2. Brainstorm topics for blog posts.
For many rookie bloggers, the hardest part of writing a post is deciding what to write about. Maybe you’ve thought of so many possible topics that you don’t know where to start; or maybe you’re struggling to think of even a single viable idea. Either way, I recommend beginning your career as a blog writer by becoming an avid blog reader. Find a few existing blogs that cater to target audiences similar to your own. Once you see what they’re publishing, you’ll naturally start thinking of ways to put your own spin on the content of their posts. And pay special attention to the posts that appear to be the most popular (a good indicator of a post’s popularity is the number of comments and social media shares it has garnered). If you can add your own take on the topics of such posts, you’ll have an easier time getting noticed because you’ll have an instant audience of interested readers.
In addition to nosing around the established blogging community, keep your eyes and ears open to possible blog fodder during your normal daily routine. Remember, the vast majority of American healthcare consumers—your patients included—research their symptoms and conditions online before ever setting foot inside of a medical office. Then, once they walk through your doors, they’ll want to confirm the accuracy of whatever explanations their searches turned up—and that means they’ll ask questions. So, start thinking of each one of those inquiries as a potential blog post—especially if the patient’s research yielded misleading, or downright incorrect, information. There’s an endless supply of health-related literature floating around in cyberspace and—unsurprisingly—not all of it is reliable. Those seeking online health advice are becoming increasingly selective about the sources they trust—and that puts you in a position to rise above the noise and demonstrate your value as a clinical expert.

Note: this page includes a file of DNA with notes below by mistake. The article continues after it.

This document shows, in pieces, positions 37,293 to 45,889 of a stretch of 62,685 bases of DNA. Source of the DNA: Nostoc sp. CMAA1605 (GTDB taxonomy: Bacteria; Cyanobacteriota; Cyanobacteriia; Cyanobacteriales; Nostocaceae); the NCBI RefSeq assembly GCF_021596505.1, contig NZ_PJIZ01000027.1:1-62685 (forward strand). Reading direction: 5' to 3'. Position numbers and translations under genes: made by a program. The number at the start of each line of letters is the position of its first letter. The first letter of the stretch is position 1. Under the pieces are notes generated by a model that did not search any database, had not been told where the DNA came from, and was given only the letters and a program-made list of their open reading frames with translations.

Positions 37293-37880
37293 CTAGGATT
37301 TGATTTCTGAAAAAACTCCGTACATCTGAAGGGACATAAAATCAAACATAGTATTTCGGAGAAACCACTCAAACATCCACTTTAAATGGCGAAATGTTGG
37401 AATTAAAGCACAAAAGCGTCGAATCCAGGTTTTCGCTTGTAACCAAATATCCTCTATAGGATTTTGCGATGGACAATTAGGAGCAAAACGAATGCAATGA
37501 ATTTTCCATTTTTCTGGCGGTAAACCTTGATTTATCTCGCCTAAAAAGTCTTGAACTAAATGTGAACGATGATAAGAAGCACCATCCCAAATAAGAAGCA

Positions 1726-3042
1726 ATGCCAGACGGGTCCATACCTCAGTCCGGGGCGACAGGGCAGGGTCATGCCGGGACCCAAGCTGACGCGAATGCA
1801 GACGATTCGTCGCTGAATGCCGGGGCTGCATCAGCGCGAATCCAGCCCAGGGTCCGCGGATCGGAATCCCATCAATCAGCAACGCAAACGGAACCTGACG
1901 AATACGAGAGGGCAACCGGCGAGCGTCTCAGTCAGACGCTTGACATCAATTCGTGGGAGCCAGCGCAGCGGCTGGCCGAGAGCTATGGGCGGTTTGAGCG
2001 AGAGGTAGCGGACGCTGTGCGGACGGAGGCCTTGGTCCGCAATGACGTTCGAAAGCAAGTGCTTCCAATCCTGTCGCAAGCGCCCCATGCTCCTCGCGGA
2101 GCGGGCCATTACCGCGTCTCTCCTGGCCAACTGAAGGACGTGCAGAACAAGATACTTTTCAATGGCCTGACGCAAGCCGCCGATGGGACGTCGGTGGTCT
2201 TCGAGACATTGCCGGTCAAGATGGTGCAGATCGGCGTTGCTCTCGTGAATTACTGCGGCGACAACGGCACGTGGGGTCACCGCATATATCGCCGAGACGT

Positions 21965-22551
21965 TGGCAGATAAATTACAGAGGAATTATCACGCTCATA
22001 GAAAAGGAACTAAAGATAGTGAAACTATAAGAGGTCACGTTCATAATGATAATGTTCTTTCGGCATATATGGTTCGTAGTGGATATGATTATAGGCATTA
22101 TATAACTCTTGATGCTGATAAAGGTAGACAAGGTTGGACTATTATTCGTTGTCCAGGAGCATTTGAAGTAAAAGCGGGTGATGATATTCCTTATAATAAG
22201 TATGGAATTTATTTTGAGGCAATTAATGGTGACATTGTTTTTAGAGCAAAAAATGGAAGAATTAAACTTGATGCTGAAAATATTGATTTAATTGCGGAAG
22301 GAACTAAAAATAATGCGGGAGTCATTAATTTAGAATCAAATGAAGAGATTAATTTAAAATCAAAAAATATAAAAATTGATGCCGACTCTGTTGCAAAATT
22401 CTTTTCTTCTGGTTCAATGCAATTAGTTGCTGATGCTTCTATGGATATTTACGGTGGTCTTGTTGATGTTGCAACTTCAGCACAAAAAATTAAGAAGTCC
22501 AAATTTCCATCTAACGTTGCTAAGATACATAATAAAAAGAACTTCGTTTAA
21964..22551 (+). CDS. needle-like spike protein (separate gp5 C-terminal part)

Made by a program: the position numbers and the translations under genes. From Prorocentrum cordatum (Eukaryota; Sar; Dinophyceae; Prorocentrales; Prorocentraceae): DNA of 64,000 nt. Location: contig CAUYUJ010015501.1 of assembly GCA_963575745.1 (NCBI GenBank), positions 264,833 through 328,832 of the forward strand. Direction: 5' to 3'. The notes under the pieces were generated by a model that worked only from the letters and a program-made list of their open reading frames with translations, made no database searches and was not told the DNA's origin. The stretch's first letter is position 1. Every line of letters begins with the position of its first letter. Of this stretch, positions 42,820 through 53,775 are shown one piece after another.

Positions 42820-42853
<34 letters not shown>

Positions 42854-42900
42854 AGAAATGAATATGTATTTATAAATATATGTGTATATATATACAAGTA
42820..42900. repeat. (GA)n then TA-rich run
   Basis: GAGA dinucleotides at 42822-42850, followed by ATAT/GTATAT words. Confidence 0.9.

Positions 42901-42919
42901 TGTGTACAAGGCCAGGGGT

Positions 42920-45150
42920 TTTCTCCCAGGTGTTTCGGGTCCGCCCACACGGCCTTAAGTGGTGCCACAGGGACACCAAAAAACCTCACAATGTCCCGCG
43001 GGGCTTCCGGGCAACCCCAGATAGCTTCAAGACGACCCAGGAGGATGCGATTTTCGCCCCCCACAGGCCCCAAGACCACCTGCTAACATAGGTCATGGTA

3. Write with reckless abandon.
Another blogging hang-up for first-timers: writing insecurity. Many would-be bloggers—especially those with little to no professional writing experience—find themselves paralyzed by the fear that whatever they produce won’t measure up to the public’s impossible content standards. After all, online readers have a reputation of being terribly unforgiving. But there are a couple of very good reasons why you shouldn’t let the perceived threat of scrutiny get to you:
- As I mentioned in the second section above, you—not the people you’re writing to—are the musculoskeletal expert, and the depth of your specialized knowledge and experience should provide you all the ammo you need to defend yourself against any feedback that brings your competence into question.
- The ideas, analyses, and opinions you communicate through your writing—not the words themselves—are what make your blog valuable. So, as you pen the first draft of a post, worry more about what you’re saying and less about how you’re saying it. You can always go back later and revise; or better yet, have a grammar-inclined friend or family member give your written work a once-over before you click the publish button.
If the thought of opening up a blank document still has you quaking in your sneakers, check out this blog post to get a general primer on the dos and don’ts of writing for digital marketing. One quick tip to help you get started: break up your post into smaller chunks, and create an outline of the main points you want to cover before you get going. Readers actually prefer posts with visual breaks—which you can create using emboldened sub-heads and numbered and bulleted lists—over large, continuous blocks of text.